Paid search advertising programs, like Google Adwords, allow for the placement of text-based ads next to the ‘natural’ search results, and can provide access to the desired audiences that many law firms seek. But what do they actually deliver? Are these ads effective for attracting clients? How much web traffic will they bring? Is it better to offer a paid ad or to show up in the natural search results? While paid search marketing has its place, and has generated billions in revenue for Google, this is also a form of advertising I advise clients marketing legal services to stay . . . [more]
Archive for the ‘Legal Marketing’ Columns
Yahoo Pipes is a tool that we’ve covered a few times here on Slaw. And having fielded a few questions myself on its use for RSS feed mixing, I thought it might be nice to demonstrate how simple the process is with a tutorial.
What you’ll find below is pretty granular in detail, with way too many screen captures. But if you like the KISS principle (a.k.a. Keep It Simple for Steve), a little hand-holding never hurts. So… go over to Yahoo Pipes, create an account, click on the big blue Create A Pipe, and let’s get . . . [more]
The Internet is getting big and ugly. While our personal experience is still what we make of it, web-culture is seldom more than a reflection of our greater society. We take the good along with the bad; unfortunately, when it comes to web marketing, things don’t appear to be shaping up much different.
How bad is it? I recently came across this April 9th post by Steve Rubel that drives the point home: “94% of all email is spam, 64% of all English language blogs are splogs, and click fraud for sponsored links rose by 15% last year alone. Can . . . [more]
This month’s edition of Web Law Connected could be seen as a bit of a rant, but the honest intent here is to explore the underlying marketing value offered to lawyers by what has become the 800-pound gorilla of social networks – Facebook.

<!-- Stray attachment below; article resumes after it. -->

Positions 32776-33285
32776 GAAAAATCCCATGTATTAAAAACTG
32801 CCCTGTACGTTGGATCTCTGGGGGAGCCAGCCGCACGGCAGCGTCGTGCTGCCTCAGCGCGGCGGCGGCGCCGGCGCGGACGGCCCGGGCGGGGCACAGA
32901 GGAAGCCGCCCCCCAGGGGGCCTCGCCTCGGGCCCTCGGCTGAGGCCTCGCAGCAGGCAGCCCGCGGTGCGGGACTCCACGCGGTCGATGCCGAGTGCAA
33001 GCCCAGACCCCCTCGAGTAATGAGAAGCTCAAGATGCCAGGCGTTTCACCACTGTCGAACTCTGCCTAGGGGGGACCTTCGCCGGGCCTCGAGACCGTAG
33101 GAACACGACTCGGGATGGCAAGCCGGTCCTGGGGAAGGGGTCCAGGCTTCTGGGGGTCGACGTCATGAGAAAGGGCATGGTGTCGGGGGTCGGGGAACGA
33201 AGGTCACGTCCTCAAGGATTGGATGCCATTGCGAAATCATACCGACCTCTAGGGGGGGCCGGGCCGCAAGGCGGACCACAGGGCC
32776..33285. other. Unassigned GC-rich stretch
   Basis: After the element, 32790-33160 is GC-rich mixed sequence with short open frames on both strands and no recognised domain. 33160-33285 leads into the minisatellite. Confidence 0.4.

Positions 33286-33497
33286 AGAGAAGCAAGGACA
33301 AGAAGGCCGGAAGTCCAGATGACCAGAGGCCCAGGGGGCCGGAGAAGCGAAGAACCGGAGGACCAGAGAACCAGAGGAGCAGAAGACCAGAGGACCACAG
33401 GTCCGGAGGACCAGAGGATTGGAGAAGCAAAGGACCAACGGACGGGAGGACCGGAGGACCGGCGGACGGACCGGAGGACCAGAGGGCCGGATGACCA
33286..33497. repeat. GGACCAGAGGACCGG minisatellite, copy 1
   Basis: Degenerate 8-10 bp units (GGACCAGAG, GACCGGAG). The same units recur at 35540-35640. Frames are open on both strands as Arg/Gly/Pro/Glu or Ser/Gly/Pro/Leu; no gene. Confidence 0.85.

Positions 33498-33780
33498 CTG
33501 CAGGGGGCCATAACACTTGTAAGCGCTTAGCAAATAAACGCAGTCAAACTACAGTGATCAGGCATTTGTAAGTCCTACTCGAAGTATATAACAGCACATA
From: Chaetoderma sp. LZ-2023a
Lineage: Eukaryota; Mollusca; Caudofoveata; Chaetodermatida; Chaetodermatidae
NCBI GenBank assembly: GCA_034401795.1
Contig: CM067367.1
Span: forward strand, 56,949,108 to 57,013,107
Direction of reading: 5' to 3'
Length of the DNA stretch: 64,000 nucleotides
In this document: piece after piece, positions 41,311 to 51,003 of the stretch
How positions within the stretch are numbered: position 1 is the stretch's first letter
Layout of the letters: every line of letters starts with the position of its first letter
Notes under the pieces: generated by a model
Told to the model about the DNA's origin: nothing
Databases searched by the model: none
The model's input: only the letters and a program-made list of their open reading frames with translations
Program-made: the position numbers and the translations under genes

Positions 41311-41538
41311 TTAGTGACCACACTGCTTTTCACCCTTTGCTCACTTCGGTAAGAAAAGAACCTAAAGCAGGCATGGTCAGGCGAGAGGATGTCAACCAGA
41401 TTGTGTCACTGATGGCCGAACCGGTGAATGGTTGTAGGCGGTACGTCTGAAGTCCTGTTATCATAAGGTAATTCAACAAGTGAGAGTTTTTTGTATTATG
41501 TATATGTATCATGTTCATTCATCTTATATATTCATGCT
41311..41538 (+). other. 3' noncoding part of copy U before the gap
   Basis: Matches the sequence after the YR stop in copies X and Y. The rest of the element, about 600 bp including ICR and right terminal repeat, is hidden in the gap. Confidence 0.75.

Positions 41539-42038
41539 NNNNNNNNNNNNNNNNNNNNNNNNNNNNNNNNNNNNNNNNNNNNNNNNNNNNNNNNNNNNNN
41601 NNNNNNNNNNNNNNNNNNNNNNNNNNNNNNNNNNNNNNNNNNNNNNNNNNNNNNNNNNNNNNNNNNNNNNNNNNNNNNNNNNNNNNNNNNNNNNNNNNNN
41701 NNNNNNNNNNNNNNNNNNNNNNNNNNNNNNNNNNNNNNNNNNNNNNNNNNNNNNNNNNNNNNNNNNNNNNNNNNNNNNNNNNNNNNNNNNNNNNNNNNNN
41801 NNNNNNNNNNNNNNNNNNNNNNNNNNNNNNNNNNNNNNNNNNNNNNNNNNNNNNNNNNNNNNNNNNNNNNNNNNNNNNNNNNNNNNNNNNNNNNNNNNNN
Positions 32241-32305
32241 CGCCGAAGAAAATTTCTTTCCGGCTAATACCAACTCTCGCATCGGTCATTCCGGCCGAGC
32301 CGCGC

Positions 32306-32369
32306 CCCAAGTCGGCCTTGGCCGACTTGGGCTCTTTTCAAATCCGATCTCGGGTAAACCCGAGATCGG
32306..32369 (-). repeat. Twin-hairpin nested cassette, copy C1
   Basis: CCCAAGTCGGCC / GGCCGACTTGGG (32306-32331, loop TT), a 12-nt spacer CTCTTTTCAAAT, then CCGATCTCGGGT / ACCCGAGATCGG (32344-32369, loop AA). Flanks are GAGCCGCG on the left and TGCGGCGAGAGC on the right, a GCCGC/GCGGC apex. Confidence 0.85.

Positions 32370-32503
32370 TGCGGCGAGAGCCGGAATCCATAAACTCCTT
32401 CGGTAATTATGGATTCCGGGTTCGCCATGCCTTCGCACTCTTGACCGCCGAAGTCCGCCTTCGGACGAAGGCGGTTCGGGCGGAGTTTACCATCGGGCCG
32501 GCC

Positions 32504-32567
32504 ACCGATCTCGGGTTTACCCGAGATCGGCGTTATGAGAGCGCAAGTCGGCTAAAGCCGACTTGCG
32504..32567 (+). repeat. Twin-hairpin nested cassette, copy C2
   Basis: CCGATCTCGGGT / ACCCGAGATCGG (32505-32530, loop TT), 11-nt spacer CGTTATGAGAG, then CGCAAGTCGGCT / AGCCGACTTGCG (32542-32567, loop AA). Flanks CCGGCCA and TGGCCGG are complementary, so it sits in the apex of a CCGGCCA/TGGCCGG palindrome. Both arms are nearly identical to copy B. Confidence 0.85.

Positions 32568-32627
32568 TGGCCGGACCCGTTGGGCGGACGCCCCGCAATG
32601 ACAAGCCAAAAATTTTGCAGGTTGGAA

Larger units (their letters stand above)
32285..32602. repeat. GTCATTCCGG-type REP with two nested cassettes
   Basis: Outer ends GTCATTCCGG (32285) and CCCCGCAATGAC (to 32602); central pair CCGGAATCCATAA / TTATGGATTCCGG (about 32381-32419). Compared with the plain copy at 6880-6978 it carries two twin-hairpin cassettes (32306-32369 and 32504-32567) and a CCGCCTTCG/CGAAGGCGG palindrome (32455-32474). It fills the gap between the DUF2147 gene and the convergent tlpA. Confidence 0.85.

It’s difficult to refute the fact that Facebook is the fastest growing entity on the web today, and the adoption rate within the legal community has been no different than that of any other group within the Facebook walls – it’s expanding, and fast. While some law firms are guarding business productivity by blocking access, we’ve also . . . [more]
There are a number of situations where a lawyer’s personal brand can take a hit on the modern web. From an unfavourable newspaper story being permanently codified within the paper’s archives, to casual web participation showing up in the search engines for a lawyer’s name. Reputation management has quickly become a very important consideration to how professionals choose to participate online. And since almost all content eventually hits Google, lawyers are now faced with the ongoing challenge to monitor (and mold) what clients and potential clients can see about them.
The intent of this piece is not to scare, but . . . [more]
The selling of ‘expertise’ has always been a crucial element to legal marketing. Why else would lawyers with heavy billable targets take months of their valuable time to write a book? Expertise, even more than having years of experience, is an important measure of qualification, and a tool used to grade the modern professional. So the question presents itself: does an Expert rise from the ranks and develop out of peer acknowledgment? -OR – is an Expert a created entity carefully crafted by profile building and marketing? It is my contention that the answer is likely found in that ‘grey . . . [more]